Q. I worked for the government for 36.5 years and paid for survivor benefits under CSRS. My wife worked outside the government and is getting now about $675 per month from Social Security. Would she collect 55 percent of my federal pension and also receive the same amount she is getting now from Social Security? If not, how much would she lose?
Q. I just found out that my ex-husband has retired. According to the divorce decree, I was to get 50 percent of his retirement, yet I have not received my benefit. I contacted him and his response was that they are taking it out of his annuity. However, I have never received it. How do I find where my benefits are?
Q. I elected to have my husband receive 25 percent of my basic annuity. If he dies before I do, what happens? Will my annuity be recalculated without a survivorship benefit, or does it stay the same?
Q. My ex-husband and I had four children. One child is in college part time. My ex-husband passed away in 2012. I have gone to all avenues to get survivor benefits to no avail. What can I do?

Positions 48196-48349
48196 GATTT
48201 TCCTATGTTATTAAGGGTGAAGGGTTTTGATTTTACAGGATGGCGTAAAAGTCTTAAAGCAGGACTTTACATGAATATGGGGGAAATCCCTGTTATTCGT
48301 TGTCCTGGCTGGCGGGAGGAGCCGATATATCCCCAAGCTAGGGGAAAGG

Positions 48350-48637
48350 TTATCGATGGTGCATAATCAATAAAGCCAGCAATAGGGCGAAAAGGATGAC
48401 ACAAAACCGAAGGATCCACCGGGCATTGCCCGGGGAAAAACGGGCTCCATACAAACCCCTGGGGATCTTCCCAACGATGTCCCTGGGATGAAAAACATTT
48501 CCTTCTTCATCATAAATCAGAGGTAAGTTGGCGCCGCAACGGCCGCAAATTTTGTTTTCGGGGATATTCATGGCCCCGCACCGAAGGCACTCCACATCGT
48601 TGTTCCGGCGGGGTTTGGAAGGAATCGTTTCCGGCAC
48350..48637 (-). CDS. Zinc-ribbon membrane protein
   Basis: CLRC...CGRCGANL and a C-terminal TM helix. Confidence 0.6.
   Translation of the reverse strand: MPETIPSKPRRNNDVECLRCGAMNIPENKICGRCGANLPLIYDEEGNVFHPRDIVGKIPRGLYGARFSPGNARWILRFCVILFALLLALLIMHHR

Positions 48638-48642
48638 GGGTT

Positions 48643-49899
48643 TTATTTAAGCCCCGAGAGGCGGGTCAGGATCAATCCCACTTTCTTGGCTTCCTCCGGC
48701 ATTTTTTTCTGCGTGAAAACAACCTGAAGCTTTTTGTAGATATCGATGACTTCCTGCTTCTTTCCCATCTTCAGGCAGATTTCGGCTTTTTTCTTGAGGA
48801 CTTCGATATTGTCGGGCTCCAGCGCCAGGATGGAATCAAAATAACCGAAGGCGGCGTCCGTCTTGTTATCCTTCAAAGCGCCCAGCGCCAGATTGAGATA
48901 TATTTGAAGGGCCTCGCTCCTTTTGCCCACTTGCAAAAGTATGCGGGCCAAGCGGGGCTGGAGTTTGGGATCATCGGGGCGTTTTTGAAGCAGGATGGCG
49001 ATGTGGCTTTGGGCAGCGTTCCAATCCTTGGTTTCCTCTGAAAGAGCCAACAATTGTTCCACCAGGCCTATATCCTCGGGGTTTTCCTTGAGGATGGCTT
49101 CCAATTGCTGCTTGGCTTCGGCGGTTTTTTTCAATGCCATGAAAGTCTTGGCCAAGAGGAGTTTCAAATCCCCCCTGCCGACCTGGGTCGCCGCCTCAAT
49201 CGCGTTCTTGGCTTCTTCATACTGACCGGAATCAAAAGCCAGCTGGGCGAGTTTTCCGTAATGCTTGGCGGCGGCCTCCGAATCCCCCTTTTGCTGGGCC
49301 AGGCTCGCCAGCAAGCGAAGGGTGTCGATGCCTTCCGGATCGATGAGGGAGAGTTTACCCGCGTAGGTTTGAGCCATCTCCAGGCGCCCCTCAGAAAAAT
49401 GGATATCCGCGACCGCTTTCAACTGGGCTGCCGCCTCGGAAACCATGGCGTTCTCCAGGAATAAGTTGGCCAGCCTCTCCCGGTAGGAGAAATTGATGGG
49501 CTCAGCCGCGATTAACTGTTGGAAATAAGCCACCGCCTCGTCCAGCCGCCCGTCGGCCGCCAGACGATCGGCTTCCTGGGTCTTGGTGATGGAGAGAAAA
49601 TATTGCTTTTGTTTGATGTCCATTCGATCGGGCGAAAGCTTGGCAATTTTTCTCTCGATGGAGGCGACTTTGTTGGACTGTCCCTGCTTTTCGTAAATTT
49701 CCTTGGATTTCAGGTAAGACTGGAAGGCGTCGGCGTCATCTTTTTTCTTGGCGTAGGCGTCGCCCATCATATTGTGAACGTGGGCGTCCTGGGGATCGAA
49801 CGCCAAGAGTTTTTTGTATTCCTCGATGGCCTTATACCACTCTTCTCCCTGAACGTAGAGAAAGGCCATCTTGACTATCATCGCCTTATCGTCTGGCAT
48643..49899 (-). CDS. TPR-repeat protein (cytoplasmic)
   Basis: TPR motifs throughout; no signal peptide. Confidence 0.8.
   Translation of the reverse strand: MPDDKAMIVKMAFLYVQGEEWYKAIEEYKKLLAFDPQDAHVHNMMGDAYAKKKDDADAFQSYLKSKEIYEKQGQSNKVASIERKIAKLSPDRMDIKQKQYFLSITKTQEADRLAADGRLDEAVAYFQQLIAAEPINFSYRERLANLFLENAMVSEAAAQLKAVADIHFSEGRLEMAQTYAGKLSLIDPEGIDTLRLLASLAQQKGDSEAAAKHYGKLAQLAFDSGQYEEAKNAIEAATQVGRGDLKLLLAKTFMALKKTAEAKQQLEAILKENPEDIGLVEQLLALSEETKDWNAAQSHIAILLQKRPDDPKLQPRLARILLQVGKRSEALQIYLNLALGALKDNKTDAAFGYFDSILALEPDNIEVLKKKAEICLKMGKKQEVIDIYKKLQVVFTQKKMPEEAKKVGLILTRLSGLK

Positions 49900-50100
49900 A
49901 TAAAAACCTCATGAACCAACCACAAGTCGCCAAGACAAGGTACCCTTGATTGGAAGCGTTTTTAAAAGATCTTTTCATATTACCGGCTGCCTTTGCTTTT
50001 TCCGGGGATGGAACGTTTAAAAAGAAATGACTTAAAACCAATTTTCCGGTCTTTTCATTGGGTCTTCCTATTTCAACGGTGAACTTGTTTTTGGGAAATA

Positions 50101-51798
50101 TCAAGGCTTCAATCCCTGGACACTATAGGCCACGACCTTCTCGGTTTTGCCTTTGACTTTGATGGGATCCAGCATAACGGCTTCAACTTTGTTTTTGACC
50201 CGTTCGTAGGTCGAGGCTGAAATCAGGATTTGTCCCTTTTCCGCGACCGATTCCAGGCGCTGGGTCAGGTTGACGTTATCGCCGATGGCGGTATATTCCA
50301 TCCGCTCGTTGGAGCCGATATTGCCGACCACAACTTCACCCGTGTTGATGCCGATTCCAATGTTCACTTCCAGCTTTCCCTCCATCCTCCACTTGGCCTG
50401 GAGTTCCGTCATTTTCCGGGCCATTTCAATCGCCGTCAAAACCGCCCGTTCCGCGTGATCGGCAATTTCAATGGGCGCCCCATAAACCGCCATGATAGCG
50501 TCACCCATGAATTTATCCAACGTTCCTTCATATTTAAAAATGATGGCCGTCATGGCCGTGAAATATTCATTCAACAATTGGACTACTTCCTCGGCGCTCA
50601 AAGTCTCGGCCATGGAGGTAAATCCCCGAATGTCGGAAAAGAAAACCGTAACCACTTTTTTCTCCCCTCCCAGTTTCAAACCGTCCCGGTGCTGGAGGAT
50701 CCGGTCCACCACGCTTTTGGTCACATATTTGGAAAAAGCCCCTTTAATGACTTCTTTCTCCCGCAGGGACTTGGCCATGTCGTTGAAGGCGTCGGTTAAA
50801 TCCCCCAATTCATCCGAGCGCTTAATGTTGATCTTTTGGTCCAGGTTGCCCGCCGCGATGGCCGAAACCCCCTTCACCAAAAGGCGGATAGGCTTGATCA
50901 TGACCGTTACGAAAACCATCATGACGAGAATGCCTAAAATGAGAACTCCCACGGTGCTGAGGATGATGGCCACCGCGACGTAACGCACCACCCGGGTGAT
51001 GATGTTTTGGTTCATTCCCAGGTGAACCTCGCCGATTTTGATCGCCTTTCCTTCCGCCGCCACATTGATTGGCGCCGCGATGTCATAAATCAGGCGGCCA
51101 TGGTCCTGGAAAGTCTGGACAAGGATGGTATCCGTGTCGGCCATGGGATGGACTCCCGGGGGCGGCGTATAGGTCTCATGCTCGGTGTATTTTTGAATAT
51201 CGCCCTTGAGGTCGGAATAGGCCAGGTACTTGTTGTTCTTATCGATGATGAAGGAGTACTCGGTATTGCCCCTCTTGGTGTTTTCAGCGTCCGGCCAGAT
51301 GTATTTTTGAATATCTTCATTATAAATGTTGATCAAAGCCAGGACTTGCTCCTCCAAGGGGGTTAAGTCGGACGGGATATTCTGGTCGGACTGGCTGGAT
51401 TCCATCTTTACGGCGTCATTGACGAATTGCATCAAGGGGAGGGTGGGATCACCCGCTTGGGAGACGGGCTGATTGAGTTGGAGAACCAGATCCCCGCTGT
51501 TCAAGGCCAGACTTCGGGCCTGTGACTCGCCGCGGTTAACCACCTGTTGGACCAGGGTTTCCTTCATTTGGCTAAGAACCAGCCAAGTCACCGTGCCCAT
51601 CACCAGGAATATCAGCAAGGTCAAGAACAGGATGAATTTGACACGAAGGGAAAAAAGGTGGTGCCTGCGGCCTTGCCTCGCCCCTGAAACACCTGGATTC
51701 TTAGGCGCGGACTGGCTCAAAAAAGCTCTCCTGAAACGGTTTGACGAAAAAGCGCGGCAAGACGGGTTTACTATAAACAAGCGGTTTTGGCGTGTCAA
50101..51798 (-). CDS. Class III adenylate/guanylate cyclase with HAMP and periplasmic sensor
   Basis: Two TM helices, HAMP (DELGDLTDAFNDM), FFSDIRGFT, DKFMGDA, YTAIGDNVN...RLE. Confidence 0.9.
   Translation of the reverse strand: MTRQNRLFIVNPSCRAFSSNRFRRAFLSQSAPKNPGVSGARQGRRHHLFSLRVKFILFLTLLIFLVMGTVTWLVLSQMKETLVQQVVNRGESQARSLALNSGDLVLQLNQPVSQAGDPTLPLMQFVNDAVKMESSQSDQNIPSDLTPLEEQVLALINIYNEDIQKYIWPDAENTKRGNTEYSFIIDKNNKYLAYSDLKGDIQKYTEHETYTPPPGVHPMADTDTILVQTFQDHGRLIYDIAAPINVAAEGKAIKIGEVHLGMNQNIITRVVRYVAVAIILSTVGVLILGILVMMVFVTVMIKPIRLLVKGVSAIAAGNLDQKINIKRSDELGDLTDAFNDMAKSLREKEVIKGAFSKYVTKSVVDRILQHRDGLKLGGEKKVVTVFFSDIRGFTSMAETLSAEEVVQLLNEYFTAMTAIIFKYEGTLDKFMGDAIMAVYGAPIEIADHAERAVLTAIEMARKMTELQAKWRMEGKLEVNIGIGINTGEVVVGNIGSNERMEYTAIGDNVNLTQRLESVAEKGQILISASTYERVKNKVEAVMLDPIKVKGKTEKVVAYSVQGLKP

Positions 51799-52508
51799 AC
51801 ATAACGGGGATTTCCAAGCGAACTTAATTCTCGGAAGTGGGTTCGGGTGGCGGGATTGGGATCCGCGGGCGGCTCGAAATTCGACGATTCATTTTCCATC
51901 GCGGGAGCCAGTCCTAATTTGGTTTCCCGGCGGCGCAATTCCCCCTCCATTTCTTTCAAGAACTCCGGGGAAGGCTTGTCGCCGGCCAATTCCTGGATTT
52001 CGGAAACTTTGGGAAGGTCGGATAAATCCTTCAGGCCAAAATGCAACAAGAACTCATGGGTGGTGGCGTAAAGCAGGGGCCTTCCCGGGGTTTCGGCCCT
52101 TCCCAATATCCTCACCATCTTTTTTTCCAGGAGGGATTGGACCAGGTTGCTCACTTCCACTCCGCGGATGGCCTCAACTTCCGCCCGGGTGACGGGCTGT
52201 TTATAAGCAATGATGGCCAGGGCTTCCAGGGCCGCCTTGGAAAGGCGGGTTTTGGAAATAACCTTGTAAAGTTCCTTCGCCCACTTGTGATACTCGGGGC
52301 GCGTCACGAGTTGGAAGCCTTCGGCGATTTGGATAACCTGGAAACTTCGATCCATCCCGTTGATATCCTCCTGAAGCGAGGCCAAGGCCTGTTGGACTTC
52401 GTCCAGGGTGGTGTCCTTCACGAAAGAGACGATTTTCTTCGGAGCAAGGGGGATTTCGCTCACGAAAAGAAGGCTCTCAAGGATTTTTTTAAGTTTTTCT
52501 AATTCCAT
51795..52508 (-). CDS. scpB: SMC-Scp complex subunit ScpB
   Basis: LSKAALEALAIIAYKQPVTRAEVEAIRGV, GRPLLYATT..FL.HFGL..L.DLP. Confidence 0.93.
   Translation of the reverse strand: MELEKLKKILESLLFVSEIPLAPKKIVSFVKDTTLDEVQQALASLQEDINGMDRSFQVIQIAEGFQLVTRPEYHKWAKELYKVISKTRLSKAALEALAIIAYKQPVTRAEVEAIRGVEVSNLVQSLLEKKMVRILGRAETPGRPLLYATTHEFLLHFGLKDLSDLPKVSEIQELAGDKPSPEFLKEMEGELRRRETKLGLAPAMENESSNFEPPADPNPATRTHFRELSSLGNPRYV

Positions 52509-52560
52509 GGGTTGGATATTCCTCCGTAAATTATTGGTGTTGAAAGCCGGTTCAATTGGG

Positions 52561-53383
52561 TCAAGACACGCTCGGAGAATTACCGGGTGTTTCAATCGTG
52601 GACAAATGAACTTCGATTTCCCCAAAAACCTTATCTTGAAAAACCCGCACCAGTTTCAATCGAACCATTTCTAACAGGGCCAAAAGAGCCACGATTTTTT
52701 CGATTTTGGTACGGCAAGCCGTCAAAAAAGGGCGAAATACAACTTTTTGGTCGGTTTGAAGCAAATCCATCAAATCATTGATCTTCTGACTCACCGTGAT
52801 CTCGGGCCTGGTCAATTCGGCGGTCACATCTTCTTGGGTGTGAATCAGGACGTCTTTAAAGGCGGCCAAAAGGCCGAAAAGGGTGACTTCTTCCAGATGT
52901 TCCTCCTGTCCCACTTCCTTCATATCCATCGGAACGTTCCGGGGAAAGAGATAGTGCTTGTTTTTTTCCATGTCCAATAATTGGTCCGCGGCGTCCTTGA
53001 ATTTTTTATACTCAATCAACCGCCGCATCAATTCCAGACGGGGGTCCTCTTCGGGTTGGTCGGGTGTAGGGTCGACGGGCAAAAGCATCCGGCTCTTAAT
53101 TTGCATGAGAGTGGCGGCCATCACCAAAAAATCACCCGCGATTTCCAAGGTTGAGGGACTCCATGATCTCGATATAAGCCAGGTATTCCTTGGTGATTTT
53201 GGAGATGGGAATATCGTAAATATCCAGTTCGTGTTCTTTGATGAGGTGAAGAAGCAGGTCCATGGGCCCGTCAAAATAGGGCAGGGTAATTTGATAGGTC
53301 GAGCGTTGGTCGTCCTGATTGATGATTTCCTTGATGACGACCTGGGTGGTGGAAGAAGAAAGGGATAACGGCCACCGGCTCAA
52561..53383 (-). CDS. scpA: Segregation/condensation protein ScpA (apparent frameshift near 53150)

Q. I retired in 1995 and included a small survivor benefit for my spouse. In 2014, we divorced, and I have since remarried. I would like to leave a survivor benefit for my new wife. Does the Office of Personnel Management permit me to provide a survivor benefit to my second wife? If yes, what is the correct way to proceed?
Q. I’m a FERS employee covered under the law enforcement officer/firefighter provision. I have 25 years of service and have reached my minimum retirement age. If I get fired for misconduct, can they deny me my firefighter retirement benefit?
There’s a new administration in town, and changes are already in motion. If you aren’t eligible to retire but want to leave government, you need to understand the consequences of your action, at least in terms of the benefits you’ve enjoyed as a federal employee.